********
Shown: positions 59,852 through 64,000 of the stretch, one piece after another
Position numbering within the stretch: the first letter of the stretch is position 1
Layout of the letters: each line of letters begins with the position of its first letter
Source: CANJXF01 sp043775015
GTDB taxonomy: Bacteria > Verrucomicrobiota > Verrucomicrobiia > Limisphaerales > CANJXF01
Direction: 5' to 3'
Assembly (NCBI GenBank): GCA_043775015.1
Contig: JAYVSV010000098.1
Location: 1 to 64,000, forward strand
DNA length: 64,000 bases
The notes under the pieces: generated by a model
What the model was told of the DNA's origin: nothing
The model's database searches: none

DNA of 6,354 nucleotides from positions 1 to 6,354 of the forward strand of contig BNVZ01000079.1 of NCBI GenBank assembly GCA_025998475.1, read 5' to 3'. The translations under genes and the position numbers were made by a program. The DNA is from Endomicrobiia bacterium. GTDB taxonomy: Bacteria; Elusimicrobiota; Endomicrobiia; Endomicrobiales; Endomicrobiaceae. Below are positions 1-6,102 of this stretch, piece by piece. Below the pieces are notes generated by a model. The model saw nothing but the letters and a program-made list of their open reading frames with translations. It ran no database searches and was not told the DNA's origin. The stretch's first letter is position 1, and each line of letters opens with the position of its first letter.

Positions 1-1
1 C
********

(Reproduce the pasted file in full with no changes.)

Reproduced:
Shown: positions 59,852 through 64,000 of the stretch, one piece after another
Position numbering within the stretch: the first letter of the stretch is position 1
Layout of the letters: each line of letters begins with the position of its first letter
Source: CANJXF01 sp043775015
GTDB taxonomy: Bacteria > Verrucomicrobiota > Verrucomicrobiia > Limisphaerales > CANJXF01
Direction: 5' to 3'
Assembly (NCBI GenBank): GCA_043775015.1
Contig: JAYVSV010000098.1
Location: 1 to 64,000, forward strand
DNA length: 64,000 bases
The notes under the pieces: generated by a model
What the model was told of the DNA's origin: nothing
The model's database searches: none

DNA of 6,354 nucleotides from positions 1 to 6,354 of the forward strand of contig BNVZ01000079.1 of NCBI GenBank assembly GCA_025998475.1, read 5' to 3'. The translations under genes and the position numbers were made by a program. The DNA is from Endomicrobiia bacterium. GTDB taxonomy: Bacteria; Elusimicrobiota; Endomicrobiia; Endomicrobiales; Endomicrobiaceae. Below are positions 1-6,102 of this stretch, piece by piece. Below the pieces are notes generated by a model. The model saw nothing but the letters and a program-made list of their open reading frames with translations. It ran no database searches and was not told the DNA's origin. The stretch's first letter is position 1, and each line of letters opens with the position of its first letter.

Positions 1-1
1 C